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Analysis of China's future naval strength

china military navy

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#1
funkervogt

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The U.S. Congressional Research Service just published this analysis of China's naval capabilities and future growth thereof. Key points:

  • China has the largest navy in Asia and the largest Coast Guard in Asia. 
  • China has more "battle force ships" than the U.S., at 360 vs 297. China will have more ships indefinitely, and even if the U.S. expands its own fleet to 355 ships by the 2030s. 
  • Magnifying the numerical disparity is the fact that the U.S. Navy has global responsibilities and is spread out across the world, whereas China's fleet is entirely based on China's sole coastline. In the event of a war between the two countries, China could quickly send its entire fleet into the Western Pacific, whereas the U.S. could only send a fraction of its fleet there. 
  • U.S. ships are higher quality and have better technology, but the gap is shrinking and will continue to do so. 
  • China is closing the overall naval power gap with the U.S., though it will take many decades for China to become stronger in every way.
  • In the near future, China's navy wouldn't need to have technological superiority or even parity with the U.S. navy to win a war in the Western Pacific. A combination of superior numbers and "good enough" technology could ensure victory.
  • At the same time, China has important military weaknesses. It's ability to destroy enemy ships rapidly drops off beyond the unrefueled range of its fighter planes and diesel subs, and its navy, air force, and army have major problems coordinating. 
  • A plausible near-term war scenario would involve China overestimating its own military strength and underestimating U.S. resolve, and invading Taiwan or seizing control of all the disputed islands. This would lead to a protracted war that would be much more expensive than China hoped for.  

https://fas.org/sgp/...row/RL33153.pdf



#2
Raklian

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The US has hundreds of tactical nukes in case it can't rely on its navy to score decisive victories against China's navy. Yes, it will be a political suicide on the world stage to use them in the battlefield, but if the US calculates that there is a significant risk the war will lead to the eventual destruction within its national borders, it will use them. It may go as far to be diplomatic in informing the Chinese and the world in advance it will use non-strategic low-yield nukes only on the Chinese forces outside of China. I guess their use mostly depends on the sensibility of the Commander-in-Chief. Doubt it will happen under President Trump as we all know he's coward when it comes to following through with his threats, but with the next President, who knows.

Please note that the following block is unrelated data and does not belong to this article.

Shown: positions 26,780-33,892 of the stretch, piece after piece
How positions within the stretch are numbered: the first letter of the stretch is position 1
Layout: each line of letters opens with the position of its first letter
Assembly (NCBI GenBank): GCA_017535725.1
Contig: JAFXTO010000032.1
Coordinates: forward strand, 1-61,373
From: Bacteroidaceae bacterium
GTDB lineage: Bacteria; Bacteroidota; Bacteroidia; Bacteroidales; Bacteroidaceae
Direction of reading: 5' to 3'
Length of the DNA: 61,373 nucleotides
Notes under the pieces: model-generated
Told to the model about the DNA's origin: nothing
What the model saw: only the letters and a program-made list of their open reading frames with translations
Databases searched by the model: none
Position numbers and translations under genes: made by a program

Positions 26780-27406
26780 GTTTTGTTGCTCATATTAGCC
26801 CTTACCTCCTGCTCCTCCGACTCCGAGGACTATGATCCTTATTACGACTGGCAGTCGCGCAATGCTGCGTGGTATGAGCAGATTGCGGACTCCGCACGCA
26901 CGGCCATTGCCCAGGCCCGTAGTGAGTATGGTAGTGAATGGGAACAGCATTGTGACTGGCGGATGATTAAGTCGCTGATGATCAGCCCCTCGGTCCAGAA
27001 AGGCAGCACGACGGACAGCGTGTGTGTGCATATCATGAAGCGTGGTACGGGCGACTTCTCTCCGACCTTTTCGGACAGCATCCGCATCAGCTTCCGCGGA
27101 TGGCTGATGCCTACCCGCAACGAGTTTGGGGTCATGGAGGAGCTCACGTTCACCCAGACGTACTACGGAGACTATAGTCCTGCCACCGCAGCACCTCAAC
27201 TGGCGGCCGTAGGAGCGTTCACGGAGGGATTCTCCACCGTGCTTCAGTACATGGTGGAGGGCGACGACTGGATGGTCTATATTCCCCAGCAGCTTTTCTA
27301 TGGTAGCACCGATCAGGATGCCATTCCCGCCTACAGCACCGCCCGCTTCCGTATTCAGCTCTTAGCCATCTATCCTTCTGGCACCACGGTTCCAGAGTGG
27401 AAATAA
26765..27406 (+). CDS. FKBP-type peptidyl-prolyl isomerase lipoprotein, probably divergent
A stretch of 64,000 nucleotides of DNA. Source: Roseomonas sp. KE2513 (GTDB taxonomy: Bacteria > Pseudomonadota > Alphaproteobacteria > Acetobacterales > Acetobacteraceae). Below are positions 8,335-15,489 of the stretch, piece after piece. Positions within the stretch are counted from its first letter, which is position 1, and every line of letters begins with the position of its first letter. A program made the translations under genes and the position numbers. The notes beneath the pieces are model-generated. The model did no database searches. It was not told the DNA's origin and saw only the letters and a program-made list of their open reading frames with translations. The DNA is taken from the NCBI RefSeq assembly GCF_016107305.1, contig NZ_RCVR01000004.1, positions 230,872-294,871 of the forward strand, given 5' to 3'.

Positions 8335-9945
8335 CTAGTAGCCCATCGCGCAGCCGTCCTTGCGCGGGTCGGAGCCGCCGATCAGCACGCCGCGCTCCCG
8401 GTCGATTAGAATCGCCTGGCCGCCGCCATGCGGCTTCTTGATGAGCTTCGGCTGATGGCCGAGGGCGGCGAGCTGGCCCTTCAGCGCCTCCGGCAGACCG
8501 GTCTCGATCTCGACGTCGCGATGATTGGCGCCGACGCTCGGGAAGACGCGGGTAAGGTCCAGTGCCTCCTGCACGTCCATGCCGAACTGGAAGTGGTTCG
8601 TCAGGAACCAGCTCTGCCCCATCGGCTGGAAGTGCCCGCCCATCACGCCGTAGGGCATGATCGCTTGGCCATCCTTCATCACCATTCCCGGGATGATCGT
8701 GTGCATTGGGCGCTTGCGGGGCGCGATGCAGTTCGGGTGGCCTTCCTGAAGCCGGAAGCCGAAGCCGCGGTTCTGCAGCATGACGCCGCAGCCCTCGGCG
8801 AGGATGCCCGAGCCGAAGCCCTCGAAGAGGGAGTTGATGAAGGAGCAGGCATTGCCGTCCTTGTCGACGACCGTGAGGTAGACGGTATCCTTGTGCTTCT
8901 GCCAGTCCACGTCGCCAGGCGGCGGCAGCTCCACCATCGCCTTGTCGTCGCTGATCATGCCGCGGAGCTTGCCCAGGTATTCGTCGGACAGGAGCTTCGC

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#3
funkervogt

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If the U.S. used nuclear weapons against China, wouldn't China have an excuse to use nuclear weapons on the U.S.? 

 

A Chinese nuclear missile would be a cheap way to destroy one of our carrier battle groups. 



#4
eacao

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@funkervogt [like].

 

China is beginning to stretch its legs with its blue water navy. There's a lot to be said about the hardware side of things--their navy is around 70% modern at this point with hulls being built after 2010. It will be fully modernised by 2035 given current shipbuilding capacity & plans, which they have the resources and political motivation to execute on. The qualitative edge the U.S. enjoys will be moot from 2035 onwards.

 

However I'm more interested at the moment in their geostrategic positioning. China currently imports upwards of 70% of their oil and more than 44% of their gas. By 2030 it'll be 80% of oil imported and 46% of gas. Of this, about 80% of china's energy transits the Malacca strait, which Hu Jintao called "the Malacca Dilemma". The necessity of securing the Malacca strait and China's access to the Bay of Bengal & greater Indian Ocean is behind their push into Myanmar, Bangladesh, Sri Lanka, and of course Pakistan.